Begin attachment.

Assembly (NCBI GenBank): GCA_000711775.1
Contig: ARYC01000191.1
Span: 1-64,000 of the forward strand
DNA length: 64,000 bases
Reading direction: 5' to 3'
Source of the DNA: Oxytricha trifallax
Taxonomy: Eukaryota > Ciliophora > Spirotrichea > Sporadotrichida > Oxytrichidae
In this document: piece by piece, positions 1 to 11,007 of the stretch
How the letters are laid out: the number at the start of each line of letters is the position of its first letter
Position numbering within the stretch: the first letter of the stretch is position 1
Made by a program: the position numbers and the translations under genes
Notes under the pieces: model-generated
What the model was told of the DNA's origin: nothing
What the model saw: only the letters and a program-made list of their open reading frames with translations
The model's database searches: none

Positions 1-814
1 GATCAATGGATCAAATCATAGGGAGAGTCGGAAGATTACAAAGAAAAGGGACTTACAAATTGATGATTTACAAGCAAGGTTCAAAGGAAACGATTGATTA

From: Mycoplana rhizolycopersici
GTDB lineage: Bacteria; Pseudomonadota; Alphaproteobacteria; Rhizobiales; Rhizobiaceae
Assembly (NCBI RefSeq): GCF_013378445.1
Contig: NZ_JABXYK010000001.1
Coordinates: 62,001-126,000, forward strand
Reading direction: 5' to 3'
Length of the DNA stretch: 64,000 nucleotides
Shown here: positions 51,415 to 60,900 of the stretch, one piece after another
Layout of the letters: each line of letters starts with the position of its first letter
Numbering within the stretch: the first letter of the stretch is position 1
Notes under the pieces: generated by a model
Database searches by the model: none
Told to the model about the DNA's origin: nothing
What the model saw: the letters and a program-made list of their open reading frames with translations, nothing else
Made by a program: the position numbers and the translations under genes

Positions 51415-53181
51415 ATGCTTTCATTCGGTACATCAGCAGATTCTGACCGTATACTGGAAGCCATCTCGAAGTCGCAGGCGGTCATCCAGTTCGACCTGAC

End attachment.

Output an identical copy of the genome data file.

Assembly (NCBI GenBank): GCA_000711775.1
Contig: ARYC01000191.1
Span: 1-64,000 of the forward strand
DNA length: 64,000 bases
Reading direction: 5' to 3'
Source of the DNA: Oxytricha trifallax
Taxonomy: Eukaryota > Ciliophora > Spirotrichea > Sporadotrichida > Oxytrichidae
In this document: piece by piece, positions 1 to 11,007 of the stretch
How the letters are laid out: the number at the start of each line of letters is the position of its first letter
Position numbering within the stretch: the first letter of the stretch is position 1
Made by a program: the position numbers and the translations under genes
Notes under the pieces: model-generated
What the model was told of the DNA's origin: nothing
What the model saw: only the letters and a program-made list of their open reading frames with translations
The model's database searches: none

Positions 1-814
1 GATCAATGGATCAAATCATAGGGAGAGTCGGAAGATTACAAAGAAAAGGGACTTACAAATTGATGATTTACAAGCAAGGTTCAAAGGAAACGATTGATTA

From: Mycoplana rhizolycopersici
GTDB lineage: Bacteria; Pseudomonadota; Alphaproteobacteria; Rhizobiales; Rhizobiaceae
Assembly (NCBI RefSeq): GCF_013378445.1
Contig: NZ_JABXYK010000001.1
Coordinates: 62,001-126,000, forward strand
Reading direction: 5' to 3'
Length of the DNA stretch: 64,000 nucleotides
Shown here: positions 51,415 to 60,900 of the stretch, one piece after another
Layout of the letters: each line of letters starts with the position of its first letter
Numbering within the stretch: the first letter of the stretch is position 1
Notes under the pieces: generated by a model
Database searches by the model: none
Told to the model about the DNA's origin: nothing
What the model saw: the letters and a program-made list of their open reading frames with translations, nothing else
Made by a program: the position numbers and the translations under genes

Positions 51415-53181
51415 ATGCTTTCATTCGGTACATCAGCAGATTCTGACCGTATACTGGAAGCCATCTCGAAGTCGCAGGCGGTCATCCAGTTCGACCTGAC